“Volksgruppen Rights”  39 36 See (circular) memo of the RFSS/RKFDV, RSHA III/VI, signed on behalf of SSStandartenführer Dr. Ehlich, (duplicate) to the publishing office in Bautzen, Saxony, dated 30 March  1944, with attachment: Comment on the working conference of research institutes and publishing offices, held in Prague on 9 and 10 March  1944, BArch Berlin, R 153/1283. 37 On the Nazi practice of constructing the “incorporated eastern territories” (i.e., Poland’s western regions that were annexed directly into the German Reich by the Führer decree of 8 October 1939) as a space where international law no longer applied and the treatment of the local population was instead considered an internal matter of the Reich within its “Großraum,” and also on the constant violations of international law otherwise committed by the German regime on the territory of the “General Government” (i.e., occupied Polish territory not directly annexed into the German Reich), cf. Diemut Majer, “Die Perversion des Völkerrechts unter dem Nationalsozialismus,” Jahrbuch des Instituts für Deutsche Geschichte XIV (1985): 327–328. 38 Cf. Ulrich Herbert, Best: Biographische Studien über Radikalismus, Weltanschauung und Vernunft, 1903–1989 (Bonn: Dietz, 1996), 291, 297. 39 On Hugelmann cf. Prehn, Max Hildebert Boehm, 478–479. 40 See Karl Gottfried Hugelmann, “Rechtliche Formen der Volksgruppensicherung,” Zeitschrift für die gesamte Staatswissenschaft 100 (1940): 421 (emphasis in original). 41 The conference of the Arbeitsgemeinschaft Völkerrecht der Reichsfachgruppe Hochschullehrer im Nationalsozialistischen Rechtswahrerbund (International Law Workgroup of the Reich Professional Group of University Teachers of the National Socialist Association of Legal Professionals) held in connection to the twenty-fifth anniversary of the Kiel Institute for Politics and International Law. Cf.: Dr. jur. habil. Dietze, “Politische Völkerrechtswissenschaft,” Deutsches Recht: Zentralorgan des NationalSozialistischen Rechtswahrerbundes 9 (1939): 703–704. 42 Cf. Herbert, Best, 271 et seqq. 43 Werner Best, “Rechtsbegriff und ‘Völkerrecht’,” Deutsches Recht 9 (1939): 1347–1348. 44 See Werner Best, “Nochmals: Völkische Grossraumordnung statt: ‘Völkerrechtliche’ Grossraumordnung!” Deutsches Recht 11 (1941): 1534: “Anyone pursuing the objective truth must come to the conclusion that the concept of ‘international law’ is now dead, ever since the concept of Großraumordnung [Großraum order] was created by the latest developments.” 45 Idem, “Völkische Grossraumordnung,” Deutsches Recht 10 (1940): 1007. 46 On Raschhofer cf. Prehn, Max Hildebert Boehm, 226–229. 47 Hermann Raschhofer, “Entwicklung und Funktion des neuen Volksgruppenrechts,” Zeitschrift für ausländisches öffentliches Recht und Völkerrecht 11 (1942/43): 444. 48 Karl C. von Loesch, ed. in collaboration with A. Hillen Ziegfeld, Volk unter Völkern (Breslau: Hirt, 1925). 49 Werner Hasselblatt: Summary of the memorandum on the facts and dangers of the Völker policy situation after the victory, early November 1941, PA AA, R 100.974, fol. D653086–653091, fol. D653086 (emphasis by U.P.) and fol. D653089f. 50 Ibid., fol. D653088.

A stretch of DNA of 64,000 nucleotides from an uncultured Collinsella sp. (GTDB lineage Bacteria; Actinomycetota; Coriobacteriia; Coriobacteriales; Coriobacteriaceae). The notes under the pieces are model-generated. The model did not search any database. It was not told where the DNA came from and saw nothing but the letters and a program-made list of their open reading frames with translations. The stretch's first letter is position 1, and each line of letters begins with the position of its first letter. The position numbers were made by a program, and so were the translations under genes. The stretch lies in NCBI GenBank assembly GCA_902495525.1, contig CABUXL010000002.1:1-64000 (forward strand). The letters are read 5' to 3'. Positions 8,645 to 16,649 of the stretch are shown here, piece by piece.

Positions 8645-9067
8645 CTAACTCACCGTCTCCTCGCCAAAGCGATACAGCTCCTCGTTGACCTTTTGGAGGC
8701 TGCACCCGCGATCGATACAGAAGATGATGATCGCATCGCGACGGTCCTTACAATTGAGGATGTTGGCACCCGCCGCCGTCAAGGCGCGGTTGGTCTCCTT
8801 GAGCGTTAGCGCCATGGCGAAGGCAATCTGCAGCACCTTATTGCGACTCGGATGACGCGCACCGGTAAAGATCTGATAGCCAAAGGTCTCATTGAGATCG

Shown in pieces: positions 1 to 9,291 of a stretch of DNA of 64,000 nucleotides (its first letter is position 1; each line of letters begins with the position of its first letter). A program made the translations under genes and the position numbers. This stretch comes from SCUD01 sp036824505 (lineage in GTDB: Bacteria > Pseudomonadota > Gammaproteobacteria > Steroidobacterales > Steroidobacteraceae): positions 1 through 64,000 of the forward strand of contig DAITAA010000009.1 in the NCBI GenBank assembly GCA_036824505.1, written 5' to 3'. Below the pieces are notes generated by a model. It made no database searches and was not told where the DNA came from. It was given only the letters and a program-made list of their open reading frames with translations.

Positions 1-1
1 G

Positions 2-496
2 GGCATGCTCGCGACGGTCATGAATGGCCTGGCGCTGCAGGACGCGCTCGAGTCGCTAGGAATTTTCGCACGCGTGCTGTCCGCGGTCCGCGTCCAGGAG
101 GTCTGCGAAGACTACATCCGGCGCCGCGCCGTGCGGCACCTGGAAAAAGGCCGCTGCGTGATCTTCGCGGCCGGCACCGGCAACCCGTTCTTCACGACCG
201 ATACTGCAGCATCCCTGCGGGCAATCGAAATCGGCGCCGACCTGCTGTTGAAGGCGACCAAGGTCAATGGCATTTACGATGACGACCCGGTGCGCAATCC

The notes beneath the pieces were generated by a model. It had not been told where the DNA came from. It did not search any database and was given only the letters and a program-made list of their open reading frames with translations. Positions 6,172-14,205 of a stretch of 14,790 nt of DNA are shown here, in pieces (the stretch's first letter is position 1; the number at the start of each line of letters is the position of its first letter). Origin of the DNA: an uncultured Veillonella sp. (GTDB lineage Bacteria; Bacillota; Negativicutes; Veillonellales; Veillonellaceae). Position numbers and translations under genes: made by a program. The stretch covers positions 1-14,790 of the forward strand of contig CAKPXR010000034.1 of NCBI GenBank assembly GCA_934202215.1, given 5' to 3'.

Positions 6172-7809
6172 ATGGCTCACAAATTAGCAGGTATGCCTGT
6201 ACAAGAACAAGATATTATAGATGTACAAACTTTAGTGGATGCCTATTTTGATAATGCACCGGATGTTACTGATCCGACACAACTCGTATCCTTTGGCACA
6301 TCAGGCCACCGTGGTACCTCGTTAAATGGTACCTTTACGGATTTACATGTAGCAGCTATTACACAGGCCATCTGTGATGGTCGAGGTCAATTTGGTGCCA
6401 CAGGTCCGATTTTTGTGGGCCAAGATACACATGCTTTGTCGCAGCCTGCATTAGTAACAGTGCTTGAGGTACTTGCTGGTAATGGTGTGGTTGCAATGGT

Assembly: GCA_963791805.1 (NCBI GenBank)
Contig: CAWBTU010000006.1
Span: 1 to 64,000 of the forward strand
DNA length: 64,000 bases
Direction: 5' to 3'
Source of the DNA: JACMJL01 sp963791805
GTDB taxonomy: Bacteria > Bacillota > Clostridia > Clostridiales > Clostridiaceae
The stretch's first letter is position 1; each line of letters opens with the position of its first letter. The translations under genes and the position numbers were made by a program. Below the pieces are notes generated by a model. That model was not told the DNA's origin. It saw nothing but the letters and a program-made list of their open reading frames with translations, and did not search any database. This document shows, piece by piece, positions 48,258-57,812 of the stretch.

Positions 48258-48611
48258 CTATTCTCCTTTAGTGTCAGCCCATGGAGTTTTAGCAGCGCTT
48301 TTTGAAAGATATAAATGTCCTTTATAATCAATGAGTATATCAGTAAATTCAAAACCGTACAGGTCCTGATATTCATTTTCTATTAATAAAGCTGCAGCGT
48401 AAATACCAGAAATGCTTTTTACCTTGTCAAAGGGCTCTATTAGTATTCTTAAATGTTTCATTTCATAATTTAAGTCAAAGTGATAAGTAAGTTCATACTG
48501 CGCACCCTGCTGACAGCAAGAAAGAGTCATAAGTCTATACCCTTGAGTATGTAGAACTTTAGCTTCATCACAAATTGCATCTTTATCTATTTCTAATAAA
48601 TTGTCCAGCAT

Bibliography Archives BArch Berlin: Federal Archives Berlin (Bundesarchiv Berlin), Berlin. BArch Koblenz: Federal Archives Koblenz (Bundesarchiv Koblenz), Koblenz. PA AA: Political Archive of the Federal Foreign Office (Politisches Archiv des Auswärtigen Amts), Berlin.